We’re reflecting on 2020 at Spark. Here, Jim Wiandt, Spark CEO, reviews the things that will stay with him from a year like no other.
What an upside-down, insane, challenging, heartbreaking, heartwarming year 2020 was. Sitting here at the merciful end of it, I find myself reflecting. It was like five years packed into one. I feel lucky, more empathetic, more connected, more thankful, more purposeful. So let’s make it fun and try to unpack all of that in one listicle of the top ten things I’ll never forget about 2020.
- It all started with the grand plan to launch an events business, a physical events business. Remember those? We planned the first big event, for December 2020 in New Orleans, with our launch party on March 18th. Barry Ritholtz blithely said he would take the under on my estimate of 50 attendees as troubling Covid news began to pile up. Rob Arnott’s event at Dana Point, CA the week before, which we’d planned to attend, had already been cancelled. I stayed the course, telling everyone the new price was “free” and quickly getting confirmed attendance up to 100, just to win my bet with Ritholtz. And then the world imploded. On March 12th, all flights were cancelled from Europe to the US (seems ironic now) meaning soon no flights would GO there either. So very suddenly, that Thursday, we scrambled to get back home to Spain (Conor and I) and got the last direct flight, as far as we know, from CA to Spain. It was oddly, eerily, empty. We arrived in marshall conditions in Spain and made it right into lockdown, the strictest in the world. We were confined to our house, aside from groceries and medical emergencies, (NO outdoor exercise, etc.) for basically 2 solid months. And those are 2 months for SURE we’ll never forget.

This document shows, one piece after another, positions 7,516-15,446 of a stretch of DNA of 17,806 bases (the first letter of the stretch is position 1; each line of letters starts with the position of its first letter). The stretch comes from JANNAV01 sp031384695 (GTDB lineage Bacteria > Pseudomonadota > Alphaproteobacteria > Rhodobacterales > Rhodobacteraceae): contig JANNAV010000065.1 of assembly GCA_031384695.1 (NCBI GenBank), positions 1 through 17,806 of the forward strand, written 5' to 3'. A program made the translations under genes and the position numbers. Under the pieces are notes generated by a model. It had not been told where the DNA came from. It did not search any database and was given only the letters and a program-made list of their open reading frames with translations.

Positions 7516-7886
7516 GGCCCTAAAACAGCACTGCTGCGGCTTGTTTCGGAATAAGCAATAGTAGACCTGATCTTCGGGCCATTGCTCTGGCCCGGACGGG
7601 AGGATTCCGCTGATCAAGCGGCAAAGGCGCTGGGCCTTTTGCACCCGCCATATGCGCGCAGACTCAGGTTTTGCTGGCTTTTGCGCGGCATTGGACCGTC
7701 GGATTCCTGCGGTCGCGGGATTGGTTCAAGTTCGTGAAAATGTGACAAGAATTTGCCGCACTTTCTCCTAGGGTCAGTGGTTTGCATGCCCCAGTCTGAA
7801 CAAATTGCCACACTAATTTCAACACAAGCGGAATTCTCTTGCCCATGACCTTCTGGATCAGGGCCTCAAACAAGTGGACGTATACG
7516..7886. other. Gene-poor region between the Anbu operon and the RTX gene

- Probably the best part of that lockdown was that it slowed time down and made us appreciate. For me the most memorable part of it all was the closeness we gained with our neighbors. In those two months, without a doubt, we became closer to the neighbors than we had in the previous 15 years here. Every night we met for a semi-illicit, though respectfully distanced, glass of wine at 7 each night, staying through the clapping for emergency workers at 8 until 9 or so each evening. Those were moments that will stay with us forever.
- Next was that tearing-down-of-the-Berlin-Wall-type-moment that happened when they first let the kids out of the house. There was just this wide-eyed almost unimaginable exuberance of being allowed to be out. This was multiplied by the intensity of the lockdown and the fact that Spanish people LIVE in the street. Sweet freedom. It was still an incredibly restricted time with adult exercise hours only 6-10 a.m. and 8 to 10 p.m. I remember Guillermo, our then 15 year old, coming back up after the first day of basketball downstairs saying it was the best day of his life. And the next day (I believe), there was police tape around the court.